The Carinthian association Aspis is one of the winners of the Bruno Kreisky Human Rights Prize, which is endowed with a total of 700,000 euros.
Aspis specializes in helping victims of torture and traumatized people.
Several clubs awarded
The prize for services to human rights was awarded to the "West Eastern Divan Orchestra" on Friday evening at the Musikverein in Vienna. The orchestra consists of young Israeli and Arab musicians and stands for the coexistence of the different parts of the population in the Middle East.
In addition to Aspis, the Esra psychosocial center and the Hemayat association also received awards for caring for survivors of torture and war.
The Bruno Kreisky Prize
The Bruno Kreisky Prize for services to human rights is awarded at irregular intervals by a foundation that was established on the occasion of the 65th birthday of the then Austrian Chancellor in 1976 and endowed with 700,000 euros.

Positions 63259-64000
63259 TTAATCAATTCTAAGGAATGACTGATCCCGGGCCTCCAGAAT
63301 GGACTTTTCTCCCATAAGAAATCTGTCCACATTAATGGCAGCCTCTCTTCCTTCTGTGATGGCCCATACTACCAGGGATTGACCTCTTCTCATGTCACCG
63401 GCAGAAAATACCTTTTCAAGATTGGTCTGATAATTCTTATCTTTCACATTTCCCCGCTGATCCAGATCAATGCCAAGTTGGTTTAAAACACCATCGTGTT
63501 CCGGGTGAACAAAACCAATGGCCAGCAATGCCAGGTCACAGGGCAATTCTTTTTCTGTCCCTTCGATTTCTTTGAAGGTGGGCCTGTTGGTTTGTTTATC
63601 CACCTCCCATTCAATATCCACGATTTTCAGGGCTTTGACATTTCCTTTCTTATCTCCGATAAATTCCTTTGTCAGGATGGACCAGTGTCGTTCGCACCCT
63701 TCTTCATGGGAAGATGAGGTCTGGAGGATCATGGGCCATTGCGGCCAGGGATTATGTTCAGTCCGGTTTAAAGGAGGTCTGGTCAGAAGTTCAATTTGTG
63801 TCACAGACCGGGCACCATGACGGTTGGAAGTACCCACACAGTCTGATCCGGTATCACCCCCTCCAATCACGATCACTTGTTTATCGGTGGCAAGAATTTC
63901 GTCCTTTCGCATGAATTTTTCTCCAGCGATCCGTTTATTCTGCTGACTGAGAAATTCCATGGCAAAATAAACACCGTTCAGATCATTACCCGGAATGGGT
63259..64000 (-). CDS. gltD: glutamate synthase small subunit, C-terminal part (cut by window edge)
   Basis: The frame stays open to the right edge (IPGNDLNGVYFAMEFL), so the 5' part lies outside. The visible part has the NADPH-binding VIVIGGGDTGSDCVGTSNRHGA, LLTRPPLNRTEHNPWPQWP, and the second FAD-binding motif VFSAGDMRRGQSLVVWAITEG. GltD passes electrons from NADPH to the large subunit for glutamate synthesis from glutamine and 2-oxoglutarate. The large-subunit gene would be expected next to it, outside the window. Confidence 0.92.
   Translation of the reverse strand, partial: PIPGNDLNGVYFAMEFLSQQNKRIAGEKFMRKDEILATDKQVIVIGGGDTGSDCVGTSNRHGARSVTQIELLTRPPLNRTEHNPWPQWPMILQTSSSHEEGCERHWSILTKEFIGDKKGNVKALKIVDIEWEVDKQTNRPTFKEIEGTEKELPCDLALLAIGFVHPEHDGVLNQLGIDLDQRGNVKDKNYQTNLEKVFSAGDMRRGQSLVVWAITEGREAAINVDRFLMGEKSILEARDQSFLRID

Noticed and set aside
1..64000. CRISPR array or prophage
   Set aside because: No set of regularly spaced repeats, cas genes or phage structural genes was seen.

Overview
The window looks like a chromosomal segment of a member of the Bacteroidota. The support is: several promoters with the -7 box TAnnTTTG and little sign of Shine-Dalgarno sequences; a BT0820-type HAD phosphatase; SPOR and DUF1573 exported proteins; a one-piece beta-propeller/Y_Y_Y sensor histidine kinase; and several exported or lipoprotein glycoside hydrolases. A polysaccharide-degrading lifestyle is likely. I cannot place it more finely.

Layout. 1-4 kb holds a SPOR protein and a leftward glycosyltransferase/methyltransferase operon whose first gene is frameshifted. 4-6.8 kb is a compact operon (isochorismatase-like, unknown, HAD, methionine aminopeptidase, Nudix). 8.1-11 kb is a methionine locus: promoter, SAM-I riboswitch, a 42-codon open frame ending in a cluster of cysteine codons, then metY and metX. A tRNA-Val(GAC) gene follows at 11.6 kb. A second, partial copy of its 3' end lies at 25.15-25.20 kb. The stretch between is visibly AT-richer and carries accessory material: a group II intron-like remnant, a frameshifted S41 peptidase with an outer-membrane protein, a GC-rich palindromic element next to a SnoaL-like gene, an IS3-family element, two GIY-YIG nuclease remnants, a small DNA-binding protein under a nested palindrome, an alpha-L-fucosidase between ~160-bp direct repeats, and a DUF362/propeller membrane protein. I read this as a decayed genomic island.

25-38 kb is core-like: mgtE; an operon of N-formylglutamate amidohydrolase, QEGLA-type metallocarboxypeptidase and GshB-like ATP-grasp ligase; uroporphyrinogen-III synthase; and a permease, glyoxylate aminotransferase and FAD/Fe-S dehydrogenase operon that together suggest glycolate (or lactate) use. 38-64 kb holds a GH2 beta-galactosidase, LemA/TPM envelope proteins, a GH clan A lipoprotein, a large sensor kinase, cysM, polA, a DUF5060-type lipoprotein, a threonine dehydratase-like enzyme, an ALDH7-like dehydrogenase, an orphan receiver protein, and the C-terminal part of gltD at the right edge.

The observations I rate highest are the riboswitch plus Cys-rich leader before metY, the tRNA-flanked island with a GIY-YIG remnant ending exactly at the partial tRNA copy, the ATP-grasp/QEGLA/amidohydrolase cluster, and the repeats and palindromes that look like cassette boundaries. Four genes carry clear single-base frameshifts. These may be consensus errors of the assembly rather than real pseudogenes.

The longtime leader of the SPÖ and head of government has himself suffered from human rights violations. He had been imprisoned by the Austrofascist regime for 15 months in 1935 and for five months by the Nazis in 1938.
He was also driven into exile in Sweden, from which he only returned in 1951.
Aspis takes care of refugees from Chechnya
Aspis, an independent institution at the University of Klagenfurt, provides psychotherapeutic and psychosocial help for traumatized people. In particular, today's victims of torture and survivors of Nazi terror. In Carinthia, Aspis primarily looks after refugees from Chechnya.
In Carinthia, you don't get a cent subsidy and you're often insulted, Maria Lind von Aspis regretted in her acceptance speech: "And today we're being honored for exactly this work - that makes us proud."
In Carinthia there are more and more asylum seekers from Chechnya, incidents are increasing. The ASPIS association takes care of many traumatized people. Aggression often comes from old traditions and the strict code of honor.